How to do an armbar from mount

Another great position to do an armbar is from mount. Let’s go over how you can work in this position. This is one of my favorite things to do if I am unable to get a mounted triangle. 

  1. Secure your mount. Make sure you put pressure on your opponent and block their hips (with your knees inside their eblows)
  2. Now, you must choose an arm. Let’s choose the right one. From here, you will have to bring their elbow to the center of their body while you block the left shoulder by cupping. 
  3. From here, allow your hips to help you attack.
  4. Hold your opponent’s head, as you keep sliding to the left. From here, curl your right foot towards their shoulder. Meanwhile, maintain the position of your left leg. 
  5. From here, you will now hook your opponent’s right arm underneath (picture this like you’re carrying their arm)
  6. Next thing is to step over the left leg. Now, sit back and gradually drop your back, while you keep your hips close to your opponent’s armpit. 
  7. Last move is to finish this armbar by lifting your hip up as you bring the arm down. 

How to do an arm bar from back control

There are several submissions you will be able to work on if you’re able to get your opponent’s back. But today, we’ll work on how you can do an arm from back control. 

  1. Start with your seatbelt. 
  2. From here, you can fall on your chosen side. In this case, let’s choose the left side. Once you’re here, hook your opponent’s left arm. 
  3. Next thing you want to do is a kimura grip. Then you can now block your opponent’s neck with your forearm. 
  4. To add to that, you can now swing your right leg over the head of your opponent landing on the same side of the grip. 
  5. From here, you can now finish your submission by cranking the arm down while you do a hip up movement. 

One thing I have to remind you about this attack is the placement of your feet. In order for you to prevent your opponent from escaping, you must block their hip with both of your feet. Make sure that you do not cross your feet.

Standing Armbar

What is great about the armbar is that it is super effective and you can do it in many different variations. 

In this case, let us talk about how you’ll be able to finish your armbar standing. 

  1. So picture yourself standing and trying to find your opening. 
  2. Now, you then have to fake an overhead throw by positioning it correctly.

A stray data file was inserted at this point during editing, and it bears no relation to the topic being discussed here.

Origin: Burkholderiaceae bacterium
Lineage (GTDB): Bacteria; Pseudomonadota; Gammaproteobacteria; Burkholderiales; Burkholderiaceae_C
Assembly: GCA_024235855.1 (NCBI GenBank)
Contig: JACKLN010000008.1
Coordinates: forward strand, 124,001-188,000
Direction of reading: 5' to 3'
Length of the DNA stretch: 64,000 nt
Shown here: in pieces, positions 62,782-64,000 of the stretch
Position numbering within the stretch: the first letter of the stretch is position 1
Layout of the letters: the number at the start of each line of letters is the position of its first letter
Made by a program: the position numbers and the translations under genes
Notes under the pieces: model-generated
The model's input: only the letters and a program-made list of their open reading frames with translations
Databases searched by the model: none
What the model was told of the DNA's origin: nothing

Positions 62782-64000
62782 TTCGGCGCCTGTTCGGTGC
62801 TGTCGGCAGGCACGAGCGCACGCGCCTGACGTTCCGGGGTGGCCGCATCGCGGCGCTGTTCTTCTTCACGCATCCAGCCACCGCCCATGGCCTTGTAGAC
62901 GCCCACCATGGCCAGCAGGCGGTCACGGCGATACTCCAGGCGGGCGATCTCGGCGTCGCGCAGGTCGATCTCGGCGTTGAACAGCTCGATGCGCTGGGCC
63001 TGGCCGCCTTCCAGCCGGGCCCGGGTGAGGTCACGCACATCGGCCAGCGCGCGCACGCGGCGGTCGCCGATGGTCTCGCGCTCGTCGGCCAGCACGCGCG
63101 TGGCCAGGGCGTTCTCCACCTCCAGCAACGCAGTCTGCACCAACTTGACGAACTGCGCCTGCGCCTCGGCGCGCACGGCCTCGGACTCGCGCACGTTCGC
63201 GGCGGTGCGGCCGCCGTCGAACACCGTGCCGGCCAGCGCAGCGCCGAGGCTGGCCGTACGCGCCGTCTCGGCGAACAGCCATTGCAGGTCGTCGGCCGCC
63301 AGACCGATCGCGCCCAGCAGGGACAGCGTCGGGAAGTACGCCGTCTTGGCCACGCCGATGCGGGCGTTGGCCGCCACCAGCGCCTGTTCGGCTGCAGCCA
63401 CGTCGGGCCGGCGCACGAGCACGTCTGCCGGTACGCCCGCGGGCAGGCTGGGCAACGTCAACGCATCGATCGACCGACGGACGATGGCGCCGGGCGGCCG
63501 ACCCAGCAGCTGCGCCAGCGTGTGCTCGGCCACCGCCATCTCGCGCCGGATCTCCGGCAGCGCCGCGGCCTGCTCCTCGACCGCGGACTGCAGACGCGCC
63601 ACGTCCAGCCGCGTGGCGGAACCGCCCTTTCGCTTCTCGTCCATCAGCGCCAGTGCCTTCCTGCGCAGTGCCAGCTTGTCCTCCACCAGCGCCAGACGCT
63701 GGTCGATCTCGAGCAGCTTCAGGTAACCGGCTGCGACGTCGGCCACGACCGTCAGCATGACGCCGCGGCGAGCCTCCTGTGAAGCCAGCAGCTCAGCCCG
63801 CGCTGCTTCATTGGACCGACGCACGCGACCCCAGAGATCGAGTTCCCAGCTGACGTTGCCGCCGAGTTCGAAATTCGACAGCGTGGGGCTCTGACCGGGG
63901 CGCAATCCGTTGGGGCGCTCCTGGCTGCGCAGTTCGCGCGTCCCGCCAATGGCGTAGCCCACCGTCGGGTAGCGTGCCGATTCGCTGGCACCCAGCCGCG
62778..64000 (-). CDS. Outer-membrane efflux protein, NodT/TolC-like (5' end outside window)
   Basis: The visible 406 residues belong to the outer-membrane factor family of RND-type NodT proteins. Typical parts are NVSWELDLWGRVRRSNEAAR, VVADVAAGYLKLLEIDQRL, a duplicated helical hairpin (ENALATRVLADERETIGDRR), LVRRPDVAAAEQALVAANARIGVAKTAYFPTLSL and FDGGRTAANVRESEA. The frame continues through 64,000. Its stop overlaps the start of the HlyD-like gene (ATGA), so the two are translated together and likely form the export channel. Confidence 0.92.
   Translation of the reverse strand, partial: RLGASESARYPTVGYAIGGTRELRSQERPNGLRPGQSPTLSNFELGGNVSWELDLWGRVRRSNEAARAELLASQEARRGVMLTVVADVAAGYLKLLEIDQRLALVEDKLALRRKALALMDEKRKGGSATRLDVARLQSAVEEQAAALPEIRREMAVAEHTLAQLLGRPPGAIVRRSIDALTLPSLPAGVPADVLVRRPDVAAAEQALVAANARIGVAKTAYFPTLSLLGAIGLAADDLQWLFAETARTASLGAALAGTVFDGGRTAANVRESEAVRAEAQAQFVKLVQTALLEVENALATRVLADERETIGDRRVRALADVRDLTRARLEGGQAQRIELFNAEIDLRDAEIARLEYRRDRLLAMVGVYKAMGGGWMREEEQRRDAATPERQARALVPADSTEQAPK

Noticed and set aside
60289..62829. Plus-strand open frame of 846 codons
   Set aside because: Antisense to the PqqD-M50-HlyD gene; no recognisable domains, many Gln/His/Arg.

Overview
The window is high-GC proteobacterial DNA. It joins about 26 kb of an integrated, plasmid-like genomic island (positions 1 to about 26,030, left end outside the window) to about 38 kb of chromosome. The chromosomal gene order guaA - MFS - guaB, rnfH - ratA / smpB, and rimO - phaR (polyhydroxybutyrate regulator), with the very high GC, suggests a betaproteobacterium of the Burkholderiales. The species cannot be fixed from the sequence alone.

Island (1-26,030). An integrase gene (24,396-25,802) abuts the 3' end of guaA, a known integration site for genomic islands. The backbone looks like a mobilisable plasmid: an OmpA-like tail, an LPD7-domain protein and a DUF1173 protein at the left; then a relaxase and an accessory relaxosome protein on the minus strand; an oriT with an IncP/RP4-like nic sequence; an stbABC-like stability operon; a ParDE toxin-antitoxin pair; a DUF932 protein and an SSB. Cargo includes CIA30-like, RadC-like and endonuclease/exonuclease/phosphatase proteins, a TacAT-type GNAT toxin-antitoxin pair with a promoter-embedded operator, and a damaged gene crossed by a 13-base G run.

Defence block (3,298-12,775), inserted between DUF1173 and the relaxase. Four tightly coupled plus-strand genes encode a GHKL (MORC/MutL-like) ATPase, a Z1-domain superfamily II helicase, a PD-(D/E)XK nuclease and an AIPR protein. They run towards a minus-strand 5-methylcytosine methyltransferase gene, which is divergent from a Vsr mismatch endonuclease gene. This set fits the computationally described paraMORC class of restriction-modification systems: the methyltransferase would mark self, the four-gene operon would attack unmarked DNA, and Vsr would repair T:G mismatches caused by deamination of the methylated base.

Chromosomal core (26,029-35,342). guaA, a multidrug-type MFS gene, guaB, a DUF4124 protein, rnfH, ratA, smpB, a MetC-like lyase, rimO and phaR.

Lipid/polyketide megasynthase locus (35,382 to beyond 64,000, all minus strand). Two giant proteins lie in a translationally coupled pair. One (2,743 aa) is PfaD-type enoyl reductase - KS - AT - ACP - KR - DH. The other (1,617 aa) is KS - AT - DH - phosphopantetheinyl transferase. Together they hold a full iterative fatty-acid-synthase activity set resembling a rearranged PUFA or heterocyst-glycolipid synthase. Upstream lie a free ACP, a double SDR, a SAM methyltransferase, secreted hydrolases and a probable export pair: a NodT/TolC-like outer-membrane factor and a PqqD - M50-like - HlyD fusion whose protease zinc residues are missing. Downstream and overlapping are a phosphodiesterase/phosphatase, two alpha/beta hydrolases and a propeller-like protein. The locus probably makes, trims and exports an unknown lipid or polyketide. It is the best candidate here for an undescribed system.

3. Next, hook your leg over their head to bring them down to the mat.
  4. From here, you will now have an opening to finish your arm bar.

Note that what is extremely important here is to block their hip with your leg. Why? So that  they will not be able to escape while you swing your other leg. 

This is a great variation because if you are not able to finish it from here, you still have several other moves. Hence, I can really say that the armbar is very reliable. 

Armbar in MMA

Mixed martial arts are gaining so much popularity in the world today. One thing every fan is familiar with is, of course, the armbar finish. 

Numerous fights have ended this way, and yet the armbar still continues to prove its power and effectiveness. 

One thing about this attack is no matter how strong you are, once your opponent finds their position, that’s it! 

Ronda Rousey, a Judokan and the first ever female to headline a UFC event was known for her armbar. There are numerous fights that she won over by utilizing the armbar from different variations. 

Another one to add on the list of great armbar submissions is Nate Diaz. Nate Diaz was attempting to finish his match with  Takanori Gomi with a triangle. However, he was not able to finish the triangle. So he swiftly transitioned to armbar. Hence finishing the fight. 

Moreover, let’s talk about Royce Gracie. Another pride of the Gracie family has played in the octagon and proved to the world that BJJ is a world class martial art. He was able to win fights by submitting his opponent with his signature armbar. 

Check out this compilation video of the best armbar in MMA. 

Armbar in EBI Overtime

If you are familiar with the living legend, Eddie Bravo then you have probably heard about EBI. EBI stands for Eddie Bravo Invitational. This is a No Gi event that brings together 16 grappling contestants. 

What makes the EBI different from other BJJ competitions? Well, it’s main focus is submissions. Moreover, each match would last 10 minutes long. 

But what if no one wins within the 10 minutes? Then, that is when the EBI Overtime comes in. 

Allow me to explain what happens in EBI Overtime. It is when you have to flip a coin and the winner will choose the starting position for the overtime event. 

So what positions are there two to choose from? Well, there are only two options.